In 1840, Edgar Allan Poe described the ‘mad energy’ of an ageing man who roved the streets of London from dusk till dawn. His excruciating despair could be temporarily relieved only by immersing himself in a tumultuous throng of city-dwellers. ‘He refuses to be alone,’ Poe wrote. He ‘is the type and the genius of deep crime … He is the man of the crowd.’
Tag Archives: literature
The Globalisation Of Literature
From new Silicon Valley-funded startups in the thicket of Calcutta slums to ramen shops in Kansas City, globalism as both concept and an everyday fact of life is embraced by today’s well-minded liberal body. So if that’s the case, if the argument for globalism is so water-tight and damn-near irreproachable, why in the area of literature does one find so many supposedly progressive voices constantly bashing the very books that come out of the cauldron of heterogeneity?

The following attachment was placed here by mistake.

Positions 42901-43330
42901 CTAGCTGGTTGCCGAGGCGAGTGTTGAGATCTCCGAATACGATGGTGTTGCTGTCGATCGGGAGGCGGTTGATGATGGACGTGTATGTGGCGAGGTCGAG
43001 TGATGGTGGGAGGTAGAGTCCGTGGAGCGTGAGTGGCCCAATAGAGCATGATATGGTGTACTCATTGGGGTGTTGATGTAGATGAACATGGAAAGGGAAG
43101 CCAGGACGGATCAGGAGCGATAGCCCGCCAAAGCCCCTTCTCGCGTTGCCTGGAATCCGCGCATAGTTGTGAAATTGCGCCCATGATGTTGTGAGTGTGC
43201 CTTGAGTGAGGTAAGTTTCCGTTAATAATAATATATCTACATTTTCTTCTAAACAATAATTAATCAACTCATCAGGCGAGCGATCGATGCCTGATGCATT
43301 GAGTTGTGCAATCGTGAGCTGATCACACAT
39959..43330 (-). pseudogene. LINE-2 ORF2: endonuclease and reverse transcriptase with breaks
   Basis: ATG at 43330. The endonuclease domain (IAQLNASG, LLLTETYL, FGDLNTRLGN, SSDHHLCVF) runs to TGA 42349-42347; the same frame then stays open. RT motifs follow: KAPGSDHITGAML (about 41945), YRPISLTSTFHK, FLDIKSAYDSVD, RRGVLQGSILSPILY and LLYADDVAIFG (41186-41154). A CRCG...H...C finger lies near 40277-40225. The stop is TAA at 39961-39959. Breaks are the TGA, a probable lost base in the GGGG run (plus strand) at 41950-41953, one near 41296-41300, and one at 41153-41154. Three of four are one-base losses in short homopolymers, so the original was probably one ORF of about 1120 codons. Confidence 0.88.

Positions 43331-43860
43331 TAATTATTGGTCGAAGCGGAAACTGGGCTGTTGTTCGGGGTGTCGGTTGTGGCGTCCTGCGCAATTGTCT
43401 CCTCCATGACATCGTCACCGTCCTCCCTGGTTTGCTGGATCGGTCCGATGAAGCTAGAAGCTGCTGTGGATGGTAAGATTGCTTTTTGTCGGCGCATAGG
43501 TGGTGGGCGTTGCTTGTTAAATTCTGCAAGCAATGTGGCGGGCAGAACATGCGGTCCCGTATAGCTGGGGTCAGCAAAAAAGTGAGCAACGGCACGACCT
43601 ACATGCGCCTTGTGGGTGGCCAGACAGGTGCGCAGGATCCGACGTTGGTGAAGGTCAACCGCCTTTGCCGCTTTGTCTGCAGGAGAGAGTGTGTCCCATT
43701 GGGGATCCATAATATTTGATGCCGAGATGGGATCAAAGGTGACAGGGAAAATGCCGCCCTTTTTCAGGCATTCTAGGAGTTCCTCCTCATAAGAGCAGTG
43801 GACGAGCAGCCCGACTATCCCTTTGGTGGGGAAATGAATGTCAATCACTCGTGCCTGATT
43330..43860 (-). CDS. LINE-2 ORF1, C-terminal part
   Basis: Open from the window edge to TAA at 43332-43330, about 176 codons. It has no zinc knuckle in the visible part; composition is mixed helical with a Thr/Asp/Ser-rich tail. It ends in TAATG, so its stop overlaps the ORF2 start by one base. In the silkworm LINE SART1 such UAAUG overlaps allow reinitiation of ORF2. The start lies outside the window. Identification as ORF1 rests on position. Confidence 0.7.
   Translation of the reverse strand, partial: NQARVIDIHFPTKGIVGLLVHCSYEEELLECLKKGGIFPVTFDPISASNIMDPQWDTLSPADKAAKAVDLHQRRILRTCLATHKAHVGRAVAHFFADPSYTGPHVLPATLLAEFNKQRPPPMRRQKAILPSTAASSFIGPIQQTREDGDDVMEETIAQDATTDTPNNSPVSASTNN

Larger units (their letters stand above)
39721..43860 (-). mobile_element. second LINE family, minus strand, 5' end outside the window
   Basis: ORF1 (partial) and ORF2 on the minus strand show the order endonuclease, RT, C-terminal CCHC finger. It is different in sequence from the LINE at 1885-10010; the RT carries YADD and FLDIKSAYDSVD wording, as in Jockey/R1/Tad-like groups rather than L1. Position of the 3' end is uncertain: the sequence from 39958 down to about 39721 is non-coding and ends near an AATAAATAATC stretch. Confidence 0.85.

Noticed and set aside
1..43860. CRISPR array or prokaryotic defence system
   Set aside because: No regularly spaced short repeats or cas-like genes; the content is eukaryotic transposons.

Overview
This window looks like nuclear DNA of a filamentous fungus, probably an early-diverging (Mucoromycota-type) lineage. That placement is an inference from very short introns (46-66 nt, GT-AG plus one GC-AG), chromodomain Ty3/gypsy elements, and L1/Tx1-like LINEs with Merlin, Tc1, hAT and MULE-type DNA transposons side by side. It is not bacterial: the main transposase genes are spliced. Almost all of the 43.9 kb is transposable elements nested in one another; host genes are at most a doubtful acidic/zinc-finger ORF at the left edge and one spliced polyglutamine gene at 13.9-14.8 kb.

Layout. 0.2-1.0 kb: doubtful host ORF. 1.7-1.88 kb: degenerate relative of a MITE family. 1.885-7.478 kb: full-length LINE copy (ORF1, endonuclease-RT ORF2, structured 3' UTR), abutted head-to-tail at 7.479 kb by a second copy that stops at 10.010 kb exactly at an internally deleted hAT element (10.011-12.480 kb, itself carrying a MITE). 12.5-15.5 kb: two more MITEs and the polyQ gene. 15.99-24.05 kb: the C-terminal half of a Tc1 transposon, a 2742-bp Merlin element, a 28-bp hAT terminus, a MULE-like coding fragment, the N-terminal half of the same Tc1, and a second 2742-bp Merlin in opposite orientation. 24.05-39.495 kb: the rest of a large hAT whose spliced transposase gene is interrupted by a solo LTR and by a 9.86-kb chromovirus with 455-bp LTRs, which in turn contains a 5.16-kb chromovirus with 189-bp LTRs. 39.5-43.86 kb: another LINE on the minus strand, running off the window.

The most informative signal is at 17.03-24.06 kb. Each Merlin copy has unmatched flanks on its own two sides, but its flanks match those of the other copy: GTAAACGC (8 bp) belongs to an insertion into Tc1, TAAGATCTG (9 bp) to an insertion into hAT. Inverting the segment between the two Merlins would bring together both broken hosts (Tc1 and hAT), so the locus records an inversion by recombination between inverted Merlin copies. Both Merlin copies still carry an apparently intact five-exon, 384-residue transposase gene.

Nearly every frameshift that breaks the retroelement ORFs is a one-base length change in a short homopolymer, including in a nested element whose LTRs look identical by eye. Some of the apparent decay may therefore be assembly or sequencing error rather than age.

What Do George Orwell And Winston Churchill Have In Common?
Beyond membership in the Pantheon of Famous Brits, Winston Churchill and George Orwell would seem to have little in the way of common ground. Churchill was a politician. Orwell was a journalist and novelist. Churchill had money and pedigree; the young Orwell lived on the street and raised his own vegetables during World War II.
P.G. Wodehouse, Great American Humourist?
Should P.G. Wodehouse be considered an American humorist as well as a master of British farce? Based on his voluminous fiction, Sir Pelham Grenville Wodehouse, KBE (1881-1975), known as “Plum” to his friends, certainly comes across as the quintessential Englishman.
Why Literature Is The Ultimate Big-Data Challenge
In a few decades, statistical analysis of literature has gone from crackpot theorising to cutting-edge research